Church Lady's Revolt 

In Warrensville Heights, a war breaks out over a battered condo complex.

When Lily Belvy-Holt (left) and Brenda Adrine couldn't find out where their condo fees were going, they launched a jihad. - WALTER  NOVAK
  • Walter Novak
  • When Lily Belvy-Holt (left) and Brenda Adrine couldn't find out where their condo fees were going, they launched a jihad.
Lily Belvy-Holt is a welcoming kind of lady. Potted magenta flowers overflow her back stoop, and a plaque in her entryway reads "God Bless Our Home." Her voice holds the honeyed cheer of the 1950s. She greets guests with such overpowering warmth that one half-expects to find a tray of milk and cookies waiting in the kitchen.

Left to her own devices, she seems content to spend her afternoons listening to new age meditation music and tidying a condo crowded with photographs. But today she means business.

She pulls out a small canvas bag that appears to have lost its knitting. Inside is a pile of xeroxed pages, the blueprint for her jihad. Belvy-Holt, it turns out, is at war.

It all began three decades ago, when she moved to her Warrensville Heights condo as a newlywed. The complex boasted a clubhouse and swimming pools, with plenty of grass for the kids to play on and freeway access just a few blocks away.

It seemed a good place to start a family. Until the drug dealers arrived. By the early '90s, Belvy-Holt's Movin' On Up utopia had become New Jack City. The gangs were so bad, she couldn't walk outside at night.

The arrival of new management in 1999 seemed a blessing. Mark Hanslik and John MacDonald bought nearly half the complex's 374 units, rechristened the place Miles Landing, and pledged to resurrect its former glory. They kicked out the subsidized renters, renovated dozens of condos, added security gates, and hired off-duty police as security.

Ever the good neighbor, Belvy-Holt was eager to help. The onetime president of a communications workers' local had recently retired, and she agreed to become treasurer for the new condo association. Hanslik and MacDonald were happy to have her.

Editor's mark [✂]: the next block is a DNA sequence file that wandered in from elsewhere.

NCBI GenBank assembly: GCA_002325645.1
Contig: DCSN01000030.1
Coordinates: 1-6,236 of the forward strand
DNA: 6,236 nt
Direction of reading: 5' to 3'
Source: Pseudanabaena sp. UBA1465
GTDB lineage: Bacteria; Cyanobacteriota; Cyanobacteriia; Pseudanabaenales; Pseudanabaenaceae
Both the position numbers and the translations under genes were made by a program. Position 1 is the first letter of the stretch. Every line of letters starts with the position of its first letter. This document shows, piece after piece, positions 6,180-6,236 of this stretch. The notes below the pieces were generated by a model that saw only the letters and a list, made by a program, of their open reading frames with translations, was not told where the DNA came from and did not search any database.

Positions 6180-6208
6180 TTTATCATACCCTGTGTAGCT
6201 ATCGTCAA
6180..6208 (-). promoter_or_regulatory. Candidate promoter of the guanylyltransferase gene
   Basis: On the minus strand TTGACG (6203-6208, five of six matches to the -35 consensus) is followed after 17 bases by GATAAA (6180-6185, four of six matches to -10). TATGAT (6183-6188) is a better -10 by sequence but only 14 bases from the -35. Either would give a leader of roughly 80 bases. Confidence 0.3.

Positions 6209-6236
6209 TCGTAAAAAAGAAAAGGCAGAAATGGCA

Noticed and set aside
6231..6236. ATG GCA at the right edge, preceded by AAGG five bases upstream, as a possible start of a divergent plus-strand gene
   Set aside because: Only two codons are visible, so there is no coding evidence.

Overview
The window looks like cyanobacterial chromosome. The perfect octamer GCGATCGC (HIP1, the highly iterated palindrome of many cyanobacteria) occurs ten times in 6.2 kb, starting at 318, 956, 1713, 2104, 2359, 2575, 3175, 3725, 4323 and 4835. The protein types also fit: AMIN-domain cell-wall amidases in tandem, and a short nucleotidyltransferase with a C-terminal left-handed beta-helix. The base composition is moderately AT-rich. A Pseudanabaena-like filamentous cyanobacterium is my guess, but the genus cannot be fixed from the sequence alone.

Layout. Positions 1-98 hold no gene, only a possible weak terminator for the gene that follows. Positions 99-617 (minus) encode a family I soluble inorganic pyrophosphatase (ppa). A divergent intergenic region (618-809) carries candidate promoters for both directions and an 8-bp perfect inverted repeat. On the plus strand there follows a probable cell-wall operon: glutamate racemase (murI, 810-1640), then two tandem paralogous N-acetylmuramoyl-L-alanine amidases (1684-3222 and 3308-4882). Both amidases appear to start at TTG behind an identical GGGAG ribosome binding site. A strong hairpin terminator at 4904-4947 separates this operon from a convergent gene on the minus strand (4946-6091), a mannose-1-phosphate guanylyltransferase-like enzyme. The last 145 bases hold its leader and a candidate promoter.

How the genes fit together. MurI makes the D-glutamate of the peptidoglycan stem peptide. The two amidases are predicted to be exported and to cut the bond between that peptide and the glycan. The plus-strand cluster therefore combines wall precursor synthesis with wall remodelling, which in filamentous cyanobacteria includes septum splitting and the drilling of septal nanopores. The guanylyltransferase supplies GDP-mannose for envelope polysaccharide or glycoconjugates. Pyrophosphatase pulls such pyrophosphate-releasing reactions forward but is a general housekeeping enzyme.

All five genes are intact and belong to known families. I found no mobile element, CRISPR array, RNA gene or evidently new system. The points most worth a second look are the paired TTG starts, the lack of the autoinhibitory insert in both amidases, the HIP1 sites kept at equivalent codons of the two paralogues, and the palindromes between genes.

That is, until she asked to see the books. "That went over like a fart in church," Belvy-Holt recalls.

The new owners were not eager to have their finances examined. Even their accountant was kept in the dark. And since they owned the most units, they controlled the condo board, which meant that their word was law. They could charge maintenance fees of up to $110 a month without explaining where the money went.

Belvy-Holt and her neighbors believed that much of that money was disappearing into the pockets of Hanslik, MacDonald, and their business cronies. "They just can't explain to me why they're paying these people," says condo owner Brenda Adrine. And that's how the war began.

Neighbors went door-to-door, handing out fliers and urging revolt. Many of them stopped paying their fees. Twenty-five decided to sue.

They alleged that the new condo association had failed to account for its spending, didn't notify residents of meetings, violated its own rules, and was funneling money to Hanslik, MacDonald, and their company, JM Capital. They wrote to the FBI, the state attorney general, and Congresswoman Stephanie Tubbs-Jones. They even got the county prosecutor's office to investigate.

But the fight hasn't been going well. In May, Judge Nancy Russo ruled against them. Then, in July, Assistant County Prosecutor James Gutierrez decided not to press criminal charges. "In this case, there was not any evidence of any criminal wrongdoing," he says.

Still, Hanslik was enraged by the charges, insisting that everything had been aboveboard all along. The investigation proved that there were explanations for the checks written to him and his partner, he says, and that the money was simply reimbursement for improvements they made. Truth be told, there was never enough money to line anyone's pocket. "This was on a shoestring budget," Hanslik says. "We had no money at all."

Thanks to a court order, he eventually produced the paperwork to back up his claims. But distrust remains. Residents contend that the numbers still don't add up. And since their condo fees helped pay for the lawyer who battled them in court, they see little reason to drop their skepticism.

Hanslik says that he spent more than $15,000 in legal fees to fight the county's investigation. Now he's trying mightily to get rid of troublemakers. Miles Landing has filed more than two dozen foreclosure cases against residents who are behind on their maintenance fees. Residents fear that they are being kicked out of their homes so that Hanslik and MacDonald can turn a quick profit reselling their condos.

Today, the collateral damage of the war is visible in the two-story, barracks-style brick buildings, which seem more housing project than condominium chic. The arms of the security gate are permanently raised in a V of defeat. Gutters sprout tangled gardens of weeds. The complex's private roads are pockmarked and bumpy. Grass on one side of the street is neatly trimmed, while the other sports a shaggy five o'clock shadow.

"We're on life-support," admits Hanslik, who says that residents are $732,000 in arrears on their fees. "We are just trying to keep up the property the best we can, with the money that we have."

But in light of the bleak landscape and tight-fisted secrecy, residents don't see much incentive to pay up.

"I don't mind paying maintenance fees," says Adrine. "I'm not gonna give you my money."


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